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Everything posted by Hasan

  1. Due to the lack of iridescence, my impression is Rusty, which is also by far the expected species (though this looks like prime Brewer's habitat).
  2. Generally Blue Ross's has black that extends well onto the head, which this bird does not have. That said, blue morph Ross's is exceptionally rare, and should never be the default.
  3. There are a small number of mis-ided birds here, though it's actually pretty common to get birds that sing other birds' songs. For example, Golden-winged Warblers often sing Blue-winged-ish songs, and vice versa. Black-throated Blue or Parula can sing Cerulean-ish songs. Blackburnian or Cape May can sing Bay-breasted-ish songs. I might add a flag tool, but not sure yet. Without photos of the bird, it's hard to say for sure that a bird is mis-IDed, as opposed to simply singing a weird variant song. I may also add a tolerance to allow for slight misspellings. Prothonotary to me is really distinctive- it invariably has a sweet, clear "sweet sweet sweet". Worm-eating is the only one that has a long, very dry, very fast trill. Orange-crowned usually goes up or down slightly in pitch at the end. Bay-breasted- well yeah, that's really tough. It tends to on average have a more complex song that Cape May but lacking the rattle notes that Blackburnian has. @Jerry Friedman Urbana Illinois? I'm in Bloomington (unfortunately), the next town over!
  4. Thanks for the feedback! Don't feel bad- even for me, an Eastern birder, it took a lot of practice to get where I'm at now. Stay tuned for my western quizzes.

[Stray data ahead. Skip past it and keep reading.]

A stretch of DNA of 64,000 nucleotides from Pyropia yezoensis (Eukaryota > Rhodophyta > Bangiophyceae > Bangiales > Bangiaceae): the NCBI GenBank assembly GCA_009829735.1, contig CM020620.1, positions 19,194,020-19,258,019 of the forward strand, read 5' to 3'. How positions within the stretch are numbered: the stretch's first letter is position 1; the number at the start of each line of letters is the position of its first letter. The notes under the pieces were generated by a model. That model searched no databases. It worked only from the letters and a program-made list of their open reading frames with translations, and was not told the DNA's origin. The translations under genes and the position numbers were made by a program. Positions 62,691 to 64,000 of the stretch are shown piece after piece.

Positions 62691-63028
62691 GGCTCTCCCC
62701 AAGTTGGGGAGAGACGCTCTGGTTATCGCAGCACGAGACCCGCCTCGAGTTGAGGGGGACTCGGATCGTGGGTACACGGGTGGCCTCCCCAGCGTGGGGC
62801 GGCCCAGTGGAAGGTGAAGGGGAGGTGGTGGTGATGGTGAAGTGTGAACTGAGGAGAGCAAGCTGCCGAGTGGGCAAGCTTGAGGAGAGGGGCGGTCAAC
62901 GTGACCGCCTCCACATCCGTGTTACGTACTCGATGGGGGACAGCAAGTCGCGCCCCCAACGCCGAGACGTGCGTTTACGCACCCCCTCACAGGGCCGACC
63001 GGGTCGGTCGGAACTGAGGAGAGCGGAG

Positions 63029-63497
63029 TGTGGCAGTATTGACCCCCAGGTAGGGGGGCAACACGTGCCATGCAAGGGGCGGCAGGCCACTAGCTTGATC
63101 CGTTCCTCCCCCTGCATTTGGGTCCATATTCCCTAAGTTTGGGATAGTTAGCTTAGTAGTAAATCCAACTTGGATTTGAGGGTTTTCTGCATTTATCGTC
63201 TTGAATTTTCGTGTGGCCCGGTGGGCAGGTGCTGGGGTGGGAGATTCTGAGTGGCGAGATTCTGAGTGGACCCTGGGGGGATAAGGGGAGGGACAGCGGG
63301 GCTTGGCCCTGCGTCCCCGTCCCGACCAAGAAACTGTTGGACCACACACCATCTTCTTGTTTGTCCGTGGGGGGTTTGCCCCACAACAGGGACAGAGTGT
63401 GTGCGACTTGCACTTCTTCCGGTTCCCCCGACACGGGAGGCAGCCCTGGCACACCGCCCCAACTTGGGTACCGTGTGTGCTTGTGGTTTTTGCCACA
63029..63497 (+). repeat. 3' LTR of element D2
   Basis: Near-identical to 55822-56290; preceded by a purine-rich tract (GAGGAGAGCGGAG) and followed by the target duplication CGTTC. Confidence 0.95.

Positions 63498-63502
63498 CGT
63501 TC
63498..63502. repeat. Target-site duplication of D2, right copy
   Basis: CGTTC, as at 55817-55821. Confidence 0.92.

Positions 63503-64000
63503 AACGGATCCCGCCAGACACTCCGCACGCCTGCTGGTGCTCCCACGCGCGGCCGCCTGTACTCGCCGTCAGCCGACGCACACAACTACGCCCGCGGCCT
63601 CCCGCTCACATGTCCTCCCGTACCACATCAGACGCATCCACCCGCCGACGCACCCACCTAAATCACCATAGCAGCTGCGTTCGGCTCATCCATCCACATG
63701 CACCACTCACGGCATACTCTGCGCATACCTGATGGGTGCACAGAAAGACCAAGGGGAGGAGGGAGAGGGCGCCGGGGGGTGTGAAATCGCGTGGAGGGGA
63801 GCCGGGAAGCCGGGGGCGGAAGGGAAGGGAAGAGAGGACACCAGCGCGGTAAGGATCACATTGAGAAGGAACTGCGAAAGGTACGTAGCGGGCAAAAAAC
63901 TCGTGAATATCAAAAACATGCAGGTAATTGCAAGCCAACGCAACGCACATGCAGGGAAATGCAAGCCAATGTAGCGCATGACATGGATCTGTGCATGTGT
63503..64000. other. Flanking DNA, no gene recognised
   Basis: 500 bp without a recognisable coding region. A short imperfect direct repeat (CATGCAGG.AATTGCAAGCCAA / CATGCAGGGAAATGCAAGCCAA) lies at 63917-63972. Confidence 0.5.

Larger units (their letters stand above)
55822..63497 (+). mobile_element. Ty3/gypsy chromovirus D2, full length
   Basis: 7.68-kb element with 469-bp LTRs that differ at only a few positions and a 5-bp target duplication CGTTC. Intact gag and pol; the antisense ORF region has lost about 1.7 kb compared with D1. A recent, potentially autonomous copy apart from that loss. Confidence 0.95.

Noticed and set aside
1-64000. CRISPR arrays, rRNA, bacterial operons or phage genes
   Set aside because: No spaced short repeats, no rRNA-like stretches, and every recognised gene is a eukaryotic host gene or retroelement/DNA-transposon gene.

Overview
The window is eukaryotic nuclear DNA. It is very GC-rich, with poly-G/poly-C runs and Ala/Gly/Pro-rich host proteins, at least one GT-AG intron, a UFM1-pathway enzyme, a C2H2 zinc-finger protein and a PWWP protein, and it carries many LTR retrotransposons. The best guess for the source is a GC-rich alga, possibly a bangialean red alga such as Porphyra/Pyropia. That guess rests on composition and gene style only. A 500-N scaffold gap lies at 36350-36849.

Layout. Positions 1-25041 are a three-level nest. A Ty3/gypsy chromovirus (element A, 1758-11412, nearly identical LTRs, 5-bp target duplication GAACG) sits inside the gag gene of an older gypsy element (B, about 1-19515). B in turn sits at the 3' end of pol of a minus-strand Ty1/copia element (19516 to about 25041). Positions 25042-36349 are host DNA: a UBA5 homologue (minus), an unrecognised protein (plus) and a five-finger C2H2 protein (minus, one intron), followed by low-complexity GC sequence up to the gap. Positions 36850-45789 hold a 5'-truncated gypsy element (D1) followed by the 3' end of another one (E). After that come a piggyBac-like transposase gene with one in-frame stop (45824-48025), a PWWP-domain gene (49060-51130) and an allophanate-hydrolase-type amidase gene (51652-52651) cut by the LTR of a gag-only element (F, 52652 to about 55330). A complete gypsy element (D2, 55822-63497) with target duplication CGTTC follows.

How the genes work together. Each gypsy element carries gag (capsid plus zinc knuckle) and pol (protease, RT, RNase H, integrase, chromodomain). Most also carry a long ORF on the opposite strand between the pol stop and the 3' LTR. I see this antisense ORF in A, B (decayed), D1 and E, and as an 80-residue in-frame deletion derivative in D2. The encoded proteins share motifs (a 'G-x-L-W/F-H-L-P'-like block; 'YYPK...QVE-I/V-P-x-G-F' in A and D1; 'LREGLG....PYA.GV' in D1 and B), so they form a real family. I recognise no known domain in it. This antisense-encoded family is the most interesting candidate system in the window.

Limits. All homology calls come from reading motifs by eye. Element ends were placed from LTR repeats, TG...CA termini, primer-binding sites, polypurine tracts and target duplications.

5. Hi all, As I'm sure you all know, one of the most important indicators of a well-rounded birder is their ability to bird by ear. In an effort to increase my knowledge, I wanted to master my eastern warbler songs this year. However, I was unable to find a free training course which matched my needs. So.... I built one! Basically, this game pulls several thousand audio clips from the Macaulay library and quizzes you on them, meaning that no two clips will ever be the same. Here's how to play: Go to http://benguofilms.com/quiz.php, and enter a nickname. No other info is required to sign up and start! Then, just type in what you hear- don't worry about capitalization, hyphens, or spaces. Spelling is important though! (So for example bluewingedwarbler is valid, and so is Blue-winged Warbler). There's a skip button that you can use, though how I like to play I only skip if it's a 'chip' note (almost impossible to identify), if the bird is named in the audio (sometimes people say what the birds are) or if there are two obviously identifiable species and it's not clear which one the observer might be trying to record. Do a few practice runs and you can click 'reset progress' to reset your stats. I'll warn you that this is an incredibly difficult quiz- because the samples are sourced directly from ebird, there is a huge variety in songs which birds often sing. Some of the most variable include Northern Parula, Hooded Warbler, Yellow Warbler, and Blackburnian Warbler. Also, the quality isn't always the best, but I think this makes the experience much more realistic. Some of the birds I really struggle to differentiate and could use help figuring out are Bay-breasted vs Cape May, Yellow vs Chestnut-sided, and Palm vs pretty much everything. My current score which is viewable on the leaderboard (though this will likely change) is 86%, though I think my true rating is probably somewhere from the high 70s to the low 80s. I'd love to see someone on here beat it- I'm sure it can be done. For those who are more beginners in the birding by ear space, I'm already working on building out a full-fledged training course. I also have plans to expand this game to have empid quizzes, vireos, thrushes, etc., as well as several devoted to more west-coast species. However, I'm the only one developing this and I have limited time so it may take a little while.